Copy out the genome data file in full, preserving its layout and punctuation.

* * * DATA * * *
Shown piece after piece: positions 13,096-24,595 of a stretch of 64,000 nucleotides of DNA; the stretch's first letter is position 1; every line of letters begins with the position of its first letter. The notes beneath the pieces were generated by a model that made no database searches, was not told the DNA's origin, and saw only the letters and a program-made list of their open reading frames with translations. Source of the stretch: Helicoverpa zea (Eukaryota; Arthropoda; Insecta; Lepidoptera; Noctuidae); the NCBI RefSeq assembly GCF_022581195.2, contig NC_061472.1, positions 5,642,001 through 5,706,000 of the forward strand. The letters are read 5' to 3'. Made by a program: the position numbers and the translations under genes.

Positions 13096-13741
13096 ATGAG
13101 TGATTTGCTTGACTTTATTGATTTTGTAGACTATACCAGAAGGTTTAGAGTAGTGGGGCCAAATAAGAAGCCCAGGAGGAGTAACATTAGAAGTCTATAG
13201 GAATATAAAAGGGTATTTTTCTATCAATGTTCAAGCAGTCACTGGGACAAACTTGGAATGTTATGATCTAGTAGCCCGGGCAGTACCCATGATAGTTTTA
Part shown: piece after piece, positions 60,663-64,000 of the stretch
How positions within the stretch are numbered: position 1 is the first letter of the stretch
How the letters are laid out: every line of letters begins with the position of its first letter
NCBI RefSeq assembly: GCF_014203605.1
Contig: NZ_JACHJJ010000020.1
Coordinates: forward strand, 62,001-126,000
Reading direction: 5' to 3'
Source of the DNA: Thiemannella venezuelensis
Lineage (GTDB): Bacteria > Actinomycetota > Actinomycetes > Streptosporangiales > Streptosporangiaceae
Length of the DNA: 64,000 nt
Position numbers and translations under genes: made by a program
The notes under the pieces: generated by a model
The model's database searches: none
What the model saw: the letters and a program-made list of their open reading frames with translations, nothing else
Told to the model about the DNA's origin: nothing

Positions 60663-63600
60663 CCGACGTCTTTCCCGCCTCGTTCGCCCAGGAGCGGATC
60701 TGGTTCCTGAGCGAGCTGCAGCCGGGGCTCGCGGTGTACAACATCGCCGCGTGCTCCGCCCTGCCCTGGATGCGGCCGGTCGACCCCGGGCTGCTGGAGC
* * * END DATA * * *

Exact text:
Shown piece after piece: positions 13,096-24,595 of a stretch of 64,000 nucleotides of DNA; the stretch's first letter is position 1; every line of letters begins with the position of its first letter. The notes beneath the pieces were generated by a model that made no database searches, was not told the DNA's origin, and saw only the letters and a program-made list of their open reading frames with translations. Source of the stretch: Helicoverpa zea (Eukaryota; Arthropoda; Insecta; Lepidoptera; Noctuidae); the NCBI RefSeq assembly GCF_022581195.2, contig NC_061472.1, positions 5,642,001 through 5,706,000 of the forward strand. The letters are read 5' to 3'. Made by a program: the position numbers and the translations under genes.

Positions 13096-13741
13096 ATGAG
13101 TGATTTGCTTGACTTTATTGATTTTGTAGACTATACCAGAAGGTTTAGAGTAGTGGGGCCAAATAAGAAGCCCAGGAGGAGTAACATTAGAAGTCTATAG
13201 GAATATAAAAGGGTATTTTTCTATCAATGTTCAAGCAGTCACTGGGACAAACTTGGAATGTTATGATCTAGTAGCCCGGGCAGTACCCATGATAGTTTTA
Part shown: piece after piece, positions 60,663-64,000 of the stretch
How positions within the stretch are numbered: position 1 is the first letter of the stretch
How the letters are laid out: every line of letters begins with the position of its first letter
NCBI RefSeq assembly: GCF_014203605.1
Contig: NZ_JACHJJ010000020.1
Coordinates: forward strand, 62,001-126,000
Reading direction: 5' to 3'
Source of the DNA: Thiemannella venezuelensis
Lineage (GTDB): Bacteria > Actinomycetota > Actinomycetes > Streptosporangiales > Streptosporangiaceae
Length of the DNA: 64,000 nt
Position numbers and translations under genes: made by a program
The notes under the pieces: generated by a model
The model's database searches: none
What the model saw: the letters and a program-made list of their open reading frames with translations, nothing else
Told to the model about the DNA's origin: nothing

Positions 60663-63600
60663 CCGACGTCTTTCCCGCCTCGTTCGCCCAGGAGCGGATC
60701 TGGTTCCTGAGCGAGCTGCAGCCGGGGCTCGCGGTGTACAACATCGCCGCGTGCTCCGCCCTGCCCTGGATGCGGCCGGTCGACCCCGGGCTGCTGGAGC